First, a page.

Chennai, the capital city of Tamil Nadu, is often referred to as the Gateway to South India. Situated on the beautiful Coromandel coast of the Bay of Bengal, this vibrant city is steeped in rich heritage and fascinating history. Notably, the Greater Chennai Corporation holds the distinction of being the oldest municipal corporation in India and the second oldest in the world, preceded only by London.
While Chennai is renowned for its historical sites, museums, beaches, and temples, there are hidden gems of cultural heritage, and natural wonders that remain undiscovered by many. In this blog, we aim to venture beyond the well-trodden tourist trail and unveil the lesser-known wonders of Chennai. Let us take you on a journey to explore the secrets of this remarkable city that are waiting to be explored.
Among Chennai's many treasures, the most prominent well-known place is Marina Beach, the world's second-largest beach, a source of immense pride for the city. In addition to its natural splendour, Chennai has also caught the world's attention by hosting the 44th Fide Chess Olympiad in 2022, showcasing the city's exceptional organisational skills, hospitality, and love for the game.
Join us as we delve into Chennai's hidden gems. Prepare to be enthralled by the lesser-travelled paths that unveil the true essence of this incredible city.
Thirusulam lake is a man-made lake located in Tirusulam, Chennai, India. It was formed in an abandoned stone quarry and is known for its clear blue waters. The lake is a popular spot for swimming, boating, fishing, and bird watching. Over 100 species of birds have been recorded at the lake, including pelicans, cormorants, herons, egrets, and kingfishers.
De Monte Colony is a neighbourhood in Alwarpet, Chennai, India. The colony was named after John De Monte, a Portuguese businessman who owned the land in the 19th century. . De Monte was a wealthy man, and his colony was home to some of the most affluent families in Chennai. However, De Monte's personal life was troubled. His wife was mentally ill, and his son died at a young age. De Monte himself died in 1890. It was once a thriving community, but it was eventually abandoned in the early 2000s after rumours of hauntings began to circulate. The colony is now in ruins, and it is a popular spot for ghost hunters and thrill seekers.
However, it is important to note that the colony is also a dangerous place, and there have been reports of muggings and other crimes in the area.
Amir Mahal is a beautiful palace located in Chennai, India. It was built in 1798 by the British East India Company and is now the official residence of the titular Nawab of Arcot and his family. The palace is a stunning example of Indo-Saracenic architecture and part of it is open to the public for tours.
The Theosophical Society is a popular tourist destination and is especially known for its gardens, which are home to a variety of plants and trees, including a 500-year-old banyan tree. Theosophical Society is an international organisation founded in 1875 to promote brotherhood and understanding among people of all cultures and religions. It is located in Adyar, Chennai, India.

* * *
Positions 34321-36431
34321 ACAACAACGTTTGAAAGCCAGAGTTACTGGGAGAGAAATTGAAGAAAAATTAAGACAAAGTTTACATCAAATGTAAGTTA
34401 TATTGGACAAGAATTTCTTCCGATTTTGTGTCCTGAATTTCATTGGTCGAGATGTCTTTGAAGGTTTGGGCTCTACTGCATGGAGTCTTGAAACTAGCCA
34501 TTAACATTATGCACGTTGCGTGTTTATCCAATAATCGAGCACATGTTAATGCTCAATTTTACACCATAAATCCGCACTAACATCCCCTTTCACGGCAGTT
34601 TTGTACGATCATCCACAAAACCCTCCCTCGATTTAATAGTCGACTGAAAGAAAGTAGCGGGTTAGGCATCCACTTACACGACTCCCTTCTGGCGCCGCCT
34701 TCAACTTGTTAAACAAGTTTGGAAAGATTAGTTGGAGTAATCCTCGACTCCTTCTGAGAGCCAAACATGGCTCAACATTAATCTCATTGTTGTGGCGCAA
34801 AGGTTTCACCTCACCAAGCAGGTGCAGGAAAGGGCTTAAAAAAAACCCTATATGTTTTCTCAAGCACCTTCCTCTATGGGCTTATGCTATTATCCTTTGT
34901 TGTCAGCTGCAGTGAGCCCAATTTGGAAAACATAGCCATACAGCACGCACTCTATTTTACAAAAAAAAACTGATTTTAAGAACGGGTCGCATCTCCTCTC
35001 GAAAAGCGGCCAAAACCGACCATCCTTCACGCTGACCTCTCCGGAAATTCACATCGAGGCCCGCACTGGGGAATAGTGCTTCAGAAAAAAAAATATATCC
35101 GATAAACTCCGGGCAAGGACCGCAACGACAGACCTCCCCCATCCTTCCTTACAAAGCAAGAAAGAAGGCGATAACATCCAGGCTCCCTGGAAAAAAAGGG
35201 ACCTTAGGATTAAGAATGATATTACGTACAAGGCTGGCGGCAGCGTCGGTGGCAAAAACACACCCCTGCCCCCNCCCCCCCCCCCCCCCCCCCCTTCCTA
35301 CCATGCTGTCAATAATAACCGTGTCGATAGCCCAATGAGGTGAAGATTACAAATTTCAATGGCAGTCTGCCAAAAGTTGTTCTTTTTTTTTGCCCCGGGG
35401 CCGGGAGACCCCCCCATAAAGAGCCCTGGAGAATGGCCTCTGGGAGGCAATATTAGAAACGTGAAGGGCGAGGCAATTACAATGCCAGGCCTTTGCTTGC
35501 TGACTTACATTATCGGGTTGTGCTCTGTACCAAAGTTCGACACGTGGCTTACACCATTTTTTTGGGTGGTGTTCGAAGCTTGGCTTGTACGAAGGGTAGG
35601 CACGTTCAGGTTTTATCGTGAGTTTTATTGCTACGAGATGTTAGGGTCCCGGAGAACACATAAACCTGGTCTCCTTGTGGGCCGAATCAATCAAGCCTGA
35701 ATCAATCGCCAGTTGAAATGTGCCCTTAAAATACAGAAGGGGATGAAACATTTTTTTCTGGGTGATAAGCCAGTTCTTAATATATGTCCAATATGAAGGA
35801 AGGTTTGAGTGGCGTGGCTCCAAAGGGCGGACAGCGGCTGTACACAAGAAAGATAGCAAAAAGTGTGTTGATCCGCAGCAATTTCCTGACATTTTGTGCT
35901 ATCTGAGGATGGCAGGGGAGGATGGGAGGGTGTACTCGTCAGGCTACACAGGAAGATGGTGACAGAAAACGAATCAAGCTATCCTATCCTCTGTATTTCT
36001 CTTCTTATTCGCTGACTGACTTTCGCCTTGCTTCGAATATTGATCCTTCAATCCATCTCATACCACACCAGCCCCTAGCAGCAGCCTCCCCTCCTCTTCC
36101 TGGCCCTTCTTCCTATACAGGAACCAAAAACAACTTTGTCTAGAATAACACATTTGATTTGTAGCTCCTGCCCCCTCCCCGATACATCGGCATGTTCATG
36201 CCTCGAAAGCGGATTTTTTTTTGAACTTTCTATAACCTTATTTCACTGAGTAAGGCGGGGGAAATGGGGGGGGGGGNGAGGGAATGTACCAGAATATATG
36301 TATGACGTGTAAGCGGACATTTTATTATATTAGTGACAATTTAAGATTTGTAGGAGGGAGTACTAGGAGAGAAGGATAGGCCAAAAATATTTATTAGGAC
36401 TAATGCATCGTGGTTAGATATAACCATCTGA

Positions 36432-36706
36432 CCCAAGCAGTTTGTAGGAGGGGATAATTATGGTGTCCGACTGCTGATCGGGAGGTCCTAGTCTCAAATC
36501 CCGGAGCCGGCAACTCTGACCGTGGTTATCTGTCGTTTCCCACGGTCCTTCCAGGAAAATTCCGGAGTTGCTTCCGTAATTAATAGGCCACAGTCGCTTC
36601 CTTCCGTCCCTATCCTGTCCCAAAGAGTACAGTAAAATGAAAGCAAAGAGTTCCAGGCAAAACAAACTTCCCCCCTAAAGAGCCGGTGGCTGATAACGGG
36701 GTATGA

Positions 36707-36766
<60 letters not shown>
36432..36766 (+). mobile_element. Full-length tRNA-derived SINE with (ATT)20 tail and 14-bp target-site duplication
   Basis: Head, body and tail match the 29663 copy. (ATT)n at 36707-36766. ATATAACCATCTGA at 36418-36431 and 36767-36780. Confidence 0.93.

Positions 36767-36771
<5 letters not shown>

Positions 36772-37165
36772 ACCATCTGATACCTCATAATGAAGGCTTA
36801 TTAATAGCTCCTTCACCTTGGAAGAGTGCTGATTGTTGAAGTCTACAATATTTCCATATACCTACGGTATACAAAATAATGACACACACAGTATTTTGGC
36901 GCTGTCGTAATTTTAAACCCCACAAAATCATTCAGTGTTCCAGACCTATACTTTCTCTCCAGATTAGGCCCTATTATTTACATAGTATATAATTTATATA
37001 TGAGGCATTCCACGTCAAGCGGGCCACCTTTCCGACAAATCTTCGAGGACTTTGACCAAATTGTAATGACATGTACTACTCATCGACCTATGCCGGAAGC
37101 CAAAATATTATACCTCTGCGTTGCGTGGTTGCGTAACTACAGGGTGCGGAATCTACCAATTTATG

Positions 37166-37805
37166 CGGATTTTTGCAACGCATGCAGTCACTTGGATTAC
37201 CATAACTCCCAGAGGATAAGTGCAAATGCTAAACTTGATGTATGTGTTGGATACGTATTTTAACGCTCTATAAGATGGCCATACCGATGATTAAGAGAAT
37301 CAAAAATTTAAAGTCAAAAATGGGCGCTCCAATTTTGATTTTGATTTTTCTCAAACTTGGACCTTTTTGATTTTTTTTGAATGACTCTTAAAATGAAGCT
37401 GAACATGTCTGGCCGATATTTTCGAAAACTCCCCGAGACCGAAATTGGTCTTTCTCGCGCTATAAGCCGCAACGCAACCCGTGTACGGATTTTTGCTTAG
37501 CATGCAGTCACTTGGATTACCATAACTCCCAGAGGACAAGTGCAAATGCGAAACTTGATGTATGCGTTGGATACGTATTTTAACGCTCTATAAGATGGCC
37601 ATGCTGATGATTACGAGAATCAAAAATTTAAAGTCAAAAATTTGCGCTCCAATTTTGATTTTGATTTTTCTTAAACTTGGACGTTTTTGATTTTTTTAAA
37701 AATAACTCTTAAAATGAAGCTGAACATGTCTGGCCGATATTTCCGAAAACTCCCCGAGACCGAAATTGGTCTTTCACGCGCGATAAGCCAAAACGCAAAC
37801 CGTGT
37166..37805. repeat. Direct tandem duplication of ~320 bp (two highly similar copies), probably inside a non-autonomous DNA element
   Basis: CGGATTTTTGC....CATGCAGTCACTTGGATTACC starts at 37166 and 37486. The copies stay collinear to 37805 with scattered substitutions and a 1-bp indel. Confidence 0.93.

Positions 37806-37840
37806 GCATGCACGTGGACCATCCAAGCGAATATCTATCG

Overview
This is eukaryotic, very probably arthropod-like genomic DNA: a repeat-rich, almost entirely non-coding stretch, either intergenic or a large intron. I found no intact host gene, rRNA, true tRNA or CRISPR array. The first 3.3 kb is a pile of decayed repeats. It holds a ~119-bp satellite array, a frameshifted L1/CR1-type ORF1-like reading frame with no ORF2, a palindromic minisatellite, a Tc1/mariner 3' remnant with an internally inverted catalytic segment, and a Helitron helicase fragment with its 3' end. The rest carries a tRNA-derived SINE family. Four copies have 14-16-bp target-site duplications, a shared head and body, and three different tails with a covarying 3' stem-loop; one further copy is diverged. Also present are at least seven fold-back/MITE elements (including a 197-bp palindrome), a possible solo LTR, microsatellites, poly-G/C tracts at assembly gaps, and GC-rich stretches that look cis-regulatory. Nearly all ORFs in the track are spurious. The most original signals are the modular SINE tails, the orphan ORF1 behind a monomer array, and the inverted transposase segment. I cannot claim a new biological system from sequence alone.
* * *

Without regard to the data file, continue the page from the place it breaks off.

Cholamandal Artists' Village is a unique community of artists in Chennai, India. It was founded in 1956 by K.C.S. Paniker, who wanted to create a space where artists could live and work together. The village is home to over 100 artists, who work in a variety of mediums, including painting, sculpture, printmaking, and photography. The village is open to the public, and visitors, there are also a number of workshops and events held at the village throughout the year.
Broken Bridge, Chennai is a bridge that was built in 1967 and collapsed in 1977 due to strong currents in the Adyar Estuary. The bridge is now a popular tourist destination, known for its scenic views of the estuary and the Bay of Bengal.
The Government Museum Chennai is one of the oldest and largest museums in India. It is located in the heart of Chennai, at Egmore, and is spread across an area of 16.25 acres. The museum has six independent buildings with 46 galleries, which showcase a wide range of artefacts from different periods of Indian history.
Muttukadu Lake is a freshwater lake located in the Chennai district of Tamil Nadu, India. It is a popular tourist destination, especially for weekend getaways from Chennai. The lake is home to a variety of birds, including flamingos, pelicans, and kingfishers. It is also a popular spot for boating, fishing, and picnicking.
The Submarine Museum in Chennai is a must-visit for anyone interested in naval history. The museum is home to two decommissioned submarines, INS Kursura and INS Vela, which offer a fascinating glimpse into the life of a submariner. Visitors can also learn about the history of the Indian Navy and the role of submarines in warfare.
Dakshinachitra is an open-air museum in Chennai, India that recreates the art, architecture, and culture of South India from the 6th to the 18th centuries. all of which have been painstakingly recreated using traditional materials and techniques.
All these lesser-known tourist destinations offer a unique and enriching experience that sets them apart from most visited popular places. Whether you're a local or a visitor, you can plan your weekends around these hidden places for a unique adventurous experience. So, embark on a journey to these offbeat destinations, immerse yourself in Chennai's rich heritage, and create unforgettable memories.